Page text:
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How do you learn your way around a bike?

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I'm 16 and have to learn and do everything by trial and error, is there a tip for me to not do anything too catastrophic and really F*** something up?

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I am currently going to classes similiar to mmi at a technical college with a teacher who knows his way in and out of every bike there is. First thing he says anytime you ask him a question about working on something is "What did the service manual say?"

So my tip is to get you a service manual and when you work on your bike read the appropriate section atleast twice then you can start referring back to the manual as you go.

And you also may want to read your service and owners manual through front to back atleast once. You can learn a lot about your bike and keep you from some embarrassing failures.

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Thats some pretty darn good advice... My old man (miss him greatly) was a diesel mechanic and he used to reply first by asking "what's the book say?"

Service manuals are pricey and usually not included in a used sale (unless you buy one of mine), but they really are an invaluable resource and cannot be out-done as far as bike knowledge.

Beyond that, he taught me that skill with tools and fasteners is your best friend, disagreeing with most folks with: it is far more difficult to disassemble then to reassemble. You will learn this most importantly. Take great care when disassembling, the reassembly is easy if the proper precautions are taken during the former.

For you, proper learning will come with experience, the more you prepare for that experience, the cheaper that it will be for you.

Thanks dad.

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if you cant afford to buy a manual download one and print it out, just keep riding your bike eventually it will need rebuilding...follow the manual and get some one experienced to help you out, you will learn heaps from even just going round to a mates place who is rebuilding a bike so that is another way to get heaps of knowledge...

and read through the TT's how to forum lots of good stuff there :smirk:

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When I was 10, my dad got me an XR75, a shop manual and a set of tools. 38 years later, I still buy a shop manual every time I buy a new bike.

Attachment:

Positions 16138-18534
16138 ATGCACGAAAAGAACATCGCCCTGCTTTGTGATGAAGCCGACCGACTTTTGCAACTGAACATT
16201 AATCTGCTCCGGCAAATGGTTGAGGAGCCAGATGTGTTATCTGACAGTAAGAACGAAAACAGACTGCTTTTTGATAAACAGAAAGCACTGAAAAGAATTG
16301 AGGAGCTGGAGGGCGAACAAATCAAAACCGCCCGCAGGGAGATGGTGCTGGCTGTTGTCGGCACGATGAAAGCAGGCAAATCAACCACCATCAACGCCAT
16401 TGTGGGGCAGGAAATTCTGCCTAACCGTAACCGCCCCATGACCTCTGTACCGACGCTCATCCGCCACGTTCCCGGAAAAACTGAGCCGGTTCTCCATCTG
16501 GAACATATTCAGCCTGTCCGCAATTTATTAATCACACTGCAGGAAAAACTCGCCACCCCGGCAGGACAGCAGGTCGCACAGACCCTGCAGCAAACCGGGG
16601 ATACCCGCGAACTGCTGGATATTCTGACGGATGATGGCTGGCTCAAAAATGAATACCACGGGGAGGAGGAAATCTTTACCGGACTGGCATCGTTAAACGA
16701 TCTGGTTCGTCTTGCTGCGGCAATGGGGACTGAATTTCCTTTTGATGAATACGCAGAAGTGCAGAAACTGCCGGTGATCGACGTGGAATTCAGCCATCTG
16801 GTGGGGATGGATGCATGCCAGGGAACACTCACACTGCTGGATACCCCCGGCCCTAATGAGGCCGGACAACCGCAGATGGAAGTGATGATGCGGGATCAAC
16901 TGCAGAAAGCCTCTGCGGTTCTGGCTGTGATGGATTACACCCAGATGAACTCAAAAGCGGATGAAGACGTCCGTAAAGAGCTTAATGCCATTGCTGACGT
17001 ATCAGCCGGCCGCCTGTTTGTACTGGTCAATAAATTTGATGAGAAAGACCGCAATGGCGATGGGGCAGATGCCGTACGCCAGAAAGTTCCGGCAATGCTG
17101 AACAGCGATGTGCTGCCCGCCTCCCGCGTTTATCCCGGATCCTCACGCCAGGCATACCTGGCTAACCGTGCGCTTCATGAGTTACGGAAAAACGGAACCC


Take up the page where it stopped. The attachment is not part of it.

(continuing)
Same here. Age 12, KE100, Manual, Tools. Did take some shop classes in High School.

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Randomly take parts off and randomly put it back together. If something blew apart when running I knew I screwed up somewhere. That's how I learned..

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Indeed get the Service Manual for your bike. It will have lots of specific info for your model and step by step procedures for various maintenance tasks. What it won’t teach you is the theory of how a bike works and how to use your tools properly. So if something should happen to go wrong when following those service manual step by step instructions you’ll be lost. Knowing what you are actually doing, i.e. the theory will make finding a solution a lot easier.

If you’re relying on a friend or relative to learn the theory and how to use tools, unless the person is a mechanic, you will never know if their advice is sound. Don’t discount their info just because they’re not a mechanic. You may learn lots from their experience. But you need professional advice. If taking classes isn’t on, there are books that are just what you need. Haynes has a whole motorcycle Techbook series. I highly recommend the Motorcycle Basics Techbook and the Motorcycle Workshop Practice Techbook. Check out http://www.amazon.com/s/ref=nb_sb_noss/175-4944743-7460231?url=search-alias%3Daps&field-keywords=Haynes+Motorcycle+techbook.

I have no connection to Haynes. I have used these books and they have helped tons, for every motorcycle I’ve owned.

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Randomly take parts off and randomly put it back together. If something blew apart when running I knew I screwed up somewhere. That's how I learned..

I have been doing that but sometimes I do get really lost or i come across a problem that is beyond me. thanks for the service manual advice i will look into it.